In this presentation, I wish to examine the narrative and dramatic models that presided over the writing of the first case studies of psychoanalysis in Studies on Hysteria, which appeared
In this presentation, I wish to examine the narrative and dramatic models that presided over the writing of the first case studies of psychoanalysis in Studies on Hysteria, which appeared in 1895, and were signed by Breuer and Freud. The writing of these case studies is the first writing of psychoanalysis: with Studies on Hysteria, psychoanalysis shares for the first time its clinical experience and founds a theoretical base. I will attempt to show that the writing of case studies is not neutral, that it does not come out of nowhere, that it borrows from certain schemas—especially literary—whose determinations, whose epistemological unthought (l’impensé), even, is far from being indifferent to the production of knowledge that accompanies it. The writing of case studies fashions the manner in which psychoanalysis invents itself as both, clinic and theory; it shapes the manner that psychoanalysis has of articulating theory and clinic of the unconscious.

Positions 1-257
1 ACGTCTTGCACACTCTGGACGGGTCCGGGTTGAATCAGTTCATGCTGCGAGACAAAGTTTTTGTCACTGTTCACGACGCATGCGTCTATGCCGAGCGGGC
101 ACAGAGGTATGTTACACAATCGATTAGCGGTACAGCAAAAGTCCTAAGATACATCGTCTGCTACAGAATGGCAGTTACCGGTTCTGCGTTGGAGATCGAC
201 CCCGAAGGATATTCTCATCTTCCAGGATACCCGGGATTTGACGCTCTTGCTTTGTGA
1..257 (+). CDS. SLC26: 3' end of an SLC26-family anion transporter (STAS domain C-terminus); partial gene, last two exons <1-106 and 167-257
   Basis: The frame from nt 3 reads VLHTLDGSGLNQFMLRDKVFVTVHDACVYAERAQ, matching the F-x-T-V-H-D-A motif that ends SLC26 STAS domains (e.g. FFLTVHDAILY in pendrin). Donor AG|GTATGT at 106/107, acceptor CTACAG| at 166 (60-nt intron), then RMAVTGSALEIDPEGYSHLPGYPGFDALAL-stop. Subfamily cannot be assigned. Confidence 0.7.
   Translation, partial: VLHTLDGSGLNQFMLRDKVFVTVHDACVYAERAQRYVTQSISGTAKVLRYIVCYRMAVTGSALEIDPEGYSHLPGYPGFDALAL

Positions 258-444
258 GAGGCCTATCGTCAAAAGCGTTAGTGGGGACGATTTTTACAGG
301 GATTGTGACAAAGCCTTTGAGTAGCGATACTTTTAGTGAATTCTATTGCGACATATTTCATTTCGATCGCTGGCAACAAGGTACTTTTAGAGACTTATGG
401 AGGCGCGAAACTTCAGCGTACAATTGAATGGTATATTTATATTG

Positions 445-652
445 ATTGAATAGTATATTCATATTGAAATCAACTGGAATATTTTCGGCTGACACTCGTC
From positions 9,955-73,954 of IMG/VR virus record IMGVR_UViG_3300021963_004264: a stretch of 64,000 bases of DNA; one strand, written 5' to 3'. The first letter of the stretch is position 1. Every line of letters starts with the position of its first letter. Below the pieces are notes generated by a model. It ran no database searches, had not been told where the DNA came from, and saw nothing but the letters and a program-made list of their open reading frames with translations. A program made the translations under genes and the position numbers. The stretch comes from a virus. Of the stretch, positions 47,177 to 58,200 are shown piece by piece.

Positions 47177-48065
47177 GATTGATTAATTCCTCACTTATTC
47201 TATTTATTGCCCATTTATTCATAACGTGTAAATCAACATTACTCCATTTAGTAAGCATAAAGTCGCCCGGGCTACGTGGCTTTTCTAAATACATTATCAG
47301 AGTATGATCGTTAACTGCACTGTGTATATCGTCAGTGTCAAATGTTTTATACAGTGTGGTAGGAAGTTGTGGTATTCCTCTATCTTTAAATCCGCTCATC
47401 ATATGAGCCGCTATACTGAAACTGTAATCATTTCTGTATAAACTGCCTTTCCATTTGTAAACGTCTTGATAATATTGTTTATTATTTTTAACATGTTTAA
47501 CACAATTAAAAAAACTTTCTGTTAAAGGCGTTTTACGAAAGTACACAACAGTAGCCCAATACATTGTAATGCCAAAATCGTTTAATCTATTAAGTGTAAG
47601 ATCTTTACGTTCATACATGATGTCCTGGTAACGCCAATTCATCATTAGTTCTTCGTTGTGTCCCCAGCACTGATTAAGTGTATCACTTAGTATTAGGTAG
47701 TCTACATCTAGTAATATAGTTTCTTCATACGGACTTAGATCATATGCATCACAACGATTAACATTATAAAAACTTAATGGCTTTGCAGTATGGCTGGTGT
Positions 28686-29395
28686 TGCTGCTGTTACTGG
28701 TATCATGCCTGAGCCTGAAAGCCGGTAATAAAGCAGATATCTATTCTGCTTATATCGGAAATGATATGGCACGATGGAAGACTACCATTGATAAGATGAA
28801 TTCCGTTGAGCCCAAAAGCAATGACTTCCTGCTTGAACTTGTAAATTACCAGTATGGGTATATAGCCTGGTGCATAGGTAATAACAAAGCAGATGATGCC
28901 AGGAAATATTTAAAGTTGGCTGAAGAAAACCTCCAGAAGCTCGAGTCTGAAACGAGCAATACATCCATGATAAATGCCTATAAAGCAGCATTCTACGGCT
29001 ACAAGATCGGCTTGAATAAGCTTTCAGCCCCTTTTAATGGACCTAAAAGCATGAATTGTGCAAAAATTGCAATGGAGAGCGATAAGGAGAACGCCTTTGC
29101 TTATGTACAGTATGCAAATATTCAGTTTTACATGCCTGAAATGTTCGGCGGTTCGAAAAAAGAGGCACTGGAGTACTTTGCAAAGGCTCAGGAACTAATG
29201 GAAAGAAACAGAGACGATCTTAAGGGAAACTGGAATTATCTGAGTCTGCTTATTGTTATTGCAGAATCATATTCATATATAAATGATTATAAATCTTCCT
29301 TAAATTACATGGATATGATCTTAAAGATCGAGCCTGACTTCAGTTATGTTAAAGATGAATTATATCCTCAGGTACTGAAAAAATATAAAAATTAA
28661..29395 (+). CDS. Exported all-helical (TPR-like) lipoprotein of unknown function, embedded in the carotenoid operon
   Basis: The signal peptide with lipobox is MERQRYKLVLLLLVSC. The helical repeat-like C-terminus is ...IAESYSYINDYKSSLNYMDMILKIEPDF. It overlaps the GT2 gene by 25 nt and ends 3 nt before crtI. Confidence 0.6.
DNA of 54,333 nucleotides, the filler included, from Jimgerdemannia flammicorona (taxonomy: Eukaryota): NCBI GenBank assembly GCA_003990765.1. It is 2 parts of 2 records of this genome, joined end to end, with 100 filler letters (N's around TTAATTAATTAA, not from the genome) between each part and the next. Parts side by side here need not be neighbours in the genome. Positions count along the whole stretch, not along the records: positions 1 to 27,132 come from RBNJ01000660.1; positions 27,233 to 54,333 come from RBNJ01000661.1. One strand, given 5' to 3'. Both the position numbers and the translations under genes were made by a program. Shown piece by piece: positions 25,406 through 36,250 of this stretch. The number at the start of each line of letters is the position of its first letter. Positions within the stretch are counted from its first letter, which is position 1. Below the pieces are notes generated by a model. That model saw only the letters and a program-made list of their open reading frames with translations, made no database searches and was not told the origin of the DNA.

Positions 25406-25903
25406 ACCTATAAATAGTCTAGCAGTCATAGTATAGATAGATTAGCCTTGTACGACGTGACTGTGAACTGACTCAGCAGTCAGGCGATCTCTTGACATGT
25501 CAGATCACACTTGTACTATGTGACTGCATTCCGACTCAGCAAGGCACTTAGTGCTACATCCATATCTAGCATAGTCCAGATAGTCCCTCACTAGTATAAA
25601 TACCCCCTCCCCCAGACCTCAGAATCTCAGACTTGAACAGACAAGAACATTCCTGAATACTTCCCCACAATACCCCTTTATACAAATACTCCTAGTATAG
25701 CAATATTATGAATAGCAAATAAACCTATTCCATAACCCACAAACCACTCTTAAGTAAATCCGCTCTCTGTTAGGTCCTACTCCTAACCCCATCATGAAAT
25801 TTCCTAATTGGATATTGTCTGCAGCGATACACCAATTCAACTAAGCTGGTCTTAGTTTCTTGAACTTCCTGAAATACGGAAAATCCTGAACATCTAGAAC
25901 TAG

About the Speaker
Isabelle Alfandary is a Professor of American Literature and Critical Theory at the Université Sorbonne Nouvelle. She is President of Collège International de Philosophi.
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